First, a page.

412 Food Rescue delivering excess Parkhurst dining food via Argo AI's self-driving vehicles.

In comic books, it used to be a big deal when “crossovers” happened — when one of your favorite characters suddenly showed up in another’s universe and story. (Then, well, the movies kind of overdid it).

If Pittsburgh has superheroes (especially of the non-pigskin-toting variety) it’s the people at 412 Food Rescue. They have transformed a massive, tragic inefficiency in our society — the sheer volume of food that is wasted (up to 40%) — into an opportunity to feed people in need. And they did it by designing an app that lets anyone join in to help. (Full disclosure: I was a regular driver for years). The Food Rescue Hero network has expanded to 25 cities and recently celebrated 100 million pounds of food “rescued.”

Well, they finally got their crossover with two other titans of Pittsburgh, the bleeding-edge technology of Argo AI’s self-driving cars and Eat’n Park.

Argo’s autonomous vehicles will pick up and transport food to nonprofits that help feed the needy in the region. The food comes from Argo’s headquarters in the Strip District, which is serviced by Parkhurst Dining, the contract dining division of Eat’n Park.

A 412 Food Rescue holding a box of "rescued" food.
412 Food Rescue volunteers prepare a delivery. Photo courtesy of Parkhurst Dining.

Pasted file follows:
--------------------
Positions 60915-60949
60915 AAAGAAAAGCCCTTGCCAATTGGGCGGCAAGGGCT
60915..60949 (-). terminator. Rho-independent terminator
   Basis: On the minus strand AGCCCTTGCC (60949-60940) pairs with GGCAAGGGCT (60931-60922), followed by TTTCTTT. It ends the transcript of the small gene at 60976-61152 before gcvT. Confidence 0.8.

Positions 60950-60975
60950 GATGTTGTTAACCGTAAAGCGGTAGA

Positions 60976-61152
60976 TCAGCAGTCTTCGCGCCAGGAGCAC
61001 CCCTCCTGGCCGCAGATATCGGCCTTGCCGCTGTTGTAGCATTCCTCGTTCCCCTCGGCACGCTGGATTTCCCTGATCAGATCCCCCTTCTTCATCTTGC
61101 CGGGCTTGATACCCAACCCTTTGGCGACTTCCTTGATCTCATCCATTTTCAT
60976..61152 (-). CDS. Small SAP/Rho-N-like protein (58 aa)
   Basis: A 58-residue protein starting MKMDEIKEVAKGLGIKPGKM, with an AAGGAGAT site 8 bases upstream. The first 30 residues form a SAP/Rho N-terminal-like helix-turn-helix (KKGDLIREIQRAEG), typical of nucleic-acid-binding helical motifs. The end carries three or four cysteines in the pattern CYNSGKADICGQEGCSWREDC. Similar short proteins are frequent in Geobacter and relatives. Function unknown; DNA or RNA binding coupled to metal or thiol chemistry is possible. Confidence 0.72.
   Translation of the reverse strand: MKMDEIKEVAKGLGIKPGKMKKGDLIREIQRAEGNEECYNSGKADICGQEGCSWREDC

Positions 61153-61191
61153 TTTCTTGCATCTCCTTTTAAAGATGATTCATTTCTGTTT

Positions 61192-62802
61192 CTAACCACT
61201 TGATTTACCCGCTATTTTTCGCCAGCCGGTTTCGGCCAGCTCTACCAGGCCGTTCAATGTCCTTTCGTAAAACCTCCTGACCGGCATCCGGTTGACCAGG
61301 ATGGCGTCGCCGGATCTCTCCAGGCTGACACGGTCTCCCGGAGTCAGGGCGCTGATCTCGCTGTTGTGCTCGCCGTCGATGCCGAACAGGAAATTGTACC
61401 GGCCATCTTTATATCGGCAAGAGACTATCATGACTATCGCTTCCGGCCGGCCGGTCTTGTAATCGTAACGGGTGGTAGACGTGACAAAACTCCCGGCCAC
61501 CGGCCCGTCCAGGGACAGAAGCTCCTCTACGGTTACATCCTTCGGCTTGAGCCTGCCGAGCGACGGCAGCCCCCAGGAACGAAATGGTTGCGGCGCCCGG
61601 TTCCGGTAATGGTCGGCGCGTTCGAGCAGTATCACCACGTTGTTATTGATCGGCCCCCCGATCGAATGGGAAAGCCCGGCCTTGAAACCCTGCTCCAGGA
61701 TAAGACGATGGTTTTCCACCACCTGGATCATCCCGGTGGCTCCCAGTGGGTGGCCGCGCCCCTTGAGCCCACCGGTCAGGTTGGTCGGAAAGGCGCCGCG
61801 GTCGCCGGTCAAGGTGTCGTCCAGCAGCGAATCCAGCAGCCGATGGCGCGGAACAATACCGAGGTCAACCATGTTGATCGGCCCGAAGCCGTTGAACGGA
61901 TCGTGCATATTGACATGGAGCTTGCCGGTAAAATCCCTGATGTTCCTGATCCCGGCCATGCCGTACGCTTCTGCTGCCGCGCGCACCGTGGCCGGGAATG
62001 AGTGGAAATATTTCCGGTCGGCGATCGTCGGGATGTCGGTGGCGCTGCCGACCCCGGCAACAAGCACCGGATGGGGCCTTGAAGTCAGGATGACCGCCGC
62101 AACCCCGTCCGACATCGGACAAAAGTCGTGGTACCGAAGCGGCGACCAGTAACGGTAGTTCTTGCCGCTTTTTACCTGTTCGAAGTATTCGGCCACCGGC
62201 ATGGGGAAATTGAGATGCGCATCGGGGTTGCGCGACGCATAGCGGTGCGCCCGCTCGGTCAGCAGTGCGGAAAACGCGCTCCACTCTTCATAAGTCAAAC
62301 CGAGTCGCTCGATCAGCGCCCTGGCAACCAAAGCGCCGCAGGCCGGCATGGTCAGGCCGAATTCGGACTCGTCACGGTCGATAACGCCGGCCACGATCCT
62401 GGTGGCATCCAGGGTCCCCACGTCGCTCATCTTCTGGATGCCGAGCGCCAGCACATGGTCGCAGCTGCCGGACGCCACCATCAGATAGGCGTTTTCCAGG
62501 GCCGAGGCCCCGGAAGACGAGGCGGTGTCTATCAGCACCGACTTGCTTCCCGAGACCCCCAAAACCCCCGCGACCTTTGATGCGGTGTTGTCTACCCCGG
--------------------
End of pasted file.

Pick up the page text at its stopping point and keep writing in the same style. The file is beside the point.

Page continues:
Yes, some humans will be involved. There’s no robot to put a tray of sandwiches in a trunk (yet) so Argo will be operating with two “test specialists” for 412 Food Rescue deliveries.

“412 Food Rescue has always aimed to modernize food recovery to make donating surplus food easier for businesses, and delivering that food immediately, making food access convenient for people in need,” says Leah Lizarondo, the nonprofit’s co-founder and CEO. “We believe in using every tool in our technological toolbox to get food to people who need it, and we’re excited to explore how one of the most innovative technologies we’ve seen in Pittsburgh can be used for good through our partnership with Argo.”

In Pittsburgh alone, one out of five residents faces food insecurity — whether it’s living in “food deserts” or a lack of adequate transportation or time to visit food pantries.

“As a longstanding partner of 412 Food Rescue, Parkhurst Dining and Eat’n Park Hospitality Group are passionate about addressing food insecurity,” says Jeff Broadhurst, president and CEO, Eat’n Park Hospitality Group. “We are thrilled to partner with a forward-thinking organization like Argo to offer a truly innovative solution to this problem that is rooted in our shared desire to care for the community around us.”

Michael Machosky is a writer and journalist with 18 years of experience writing about everything from development news, food and film to art, travel, books and music. He lives in Greenfield with his wife, Shaunna, and 10-year old son.